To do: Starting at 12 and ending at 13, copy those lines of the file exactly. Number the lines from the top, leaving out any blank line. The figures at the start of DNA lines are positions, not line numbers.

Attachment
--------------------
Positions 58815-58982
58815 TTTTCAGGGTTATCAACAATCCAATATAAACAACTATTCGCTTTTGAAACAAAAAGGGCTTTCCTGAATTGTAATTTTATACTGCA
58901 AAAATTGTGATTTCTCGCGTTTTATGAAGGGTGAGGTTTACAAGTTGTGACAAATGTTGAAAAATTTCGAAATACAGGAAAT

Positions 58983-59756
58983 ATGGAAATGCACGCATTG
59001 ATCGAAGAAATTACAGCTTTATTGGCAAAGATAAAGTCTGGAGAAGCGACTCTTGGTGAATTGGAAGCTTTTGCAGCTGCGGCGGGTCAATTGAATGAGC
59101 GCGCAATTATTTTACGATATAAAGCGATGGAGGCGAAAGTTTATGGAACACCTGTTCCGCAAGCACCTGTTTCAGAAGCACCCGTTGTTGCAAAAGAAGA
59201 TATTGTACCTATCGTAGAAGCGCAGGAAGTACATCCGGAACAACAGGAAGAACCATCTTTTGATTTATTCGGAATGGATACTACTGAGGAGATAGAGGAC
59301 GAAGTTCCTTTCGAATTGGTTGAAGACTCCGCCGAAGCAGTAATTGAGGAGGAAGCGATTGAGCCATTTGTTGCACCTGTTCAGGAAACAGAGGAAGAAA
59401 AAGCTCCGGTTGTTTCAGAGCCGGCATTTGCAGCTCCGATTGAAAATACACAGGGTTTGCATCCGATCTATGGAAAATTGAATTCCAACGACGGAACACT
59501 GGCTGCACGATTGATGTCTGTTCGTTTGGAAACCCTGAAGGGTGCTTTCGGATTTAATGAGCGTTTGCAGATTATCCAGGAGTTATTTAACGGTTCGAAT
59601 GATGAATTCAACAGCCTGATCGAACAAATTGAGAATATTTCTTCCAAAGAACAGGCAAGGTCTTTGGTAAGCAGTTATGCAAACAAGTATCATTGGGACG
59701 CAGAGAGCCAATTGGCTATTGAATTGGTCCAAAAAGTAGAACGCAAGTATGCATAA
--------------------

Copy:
59601 GATGAATTCAACAGCCTGATCGAACAAATTGAGAATATTTCTTCCAAAGAACAGGCAAGGTCTTTGGTAAGCAGTTATGCAAACAAGTATCATTGGGACG
59701 CAGAGAGCCAATTGGCTATTGAATTGGTCCAAAAAGTAGAACGCAAGTATGCATAA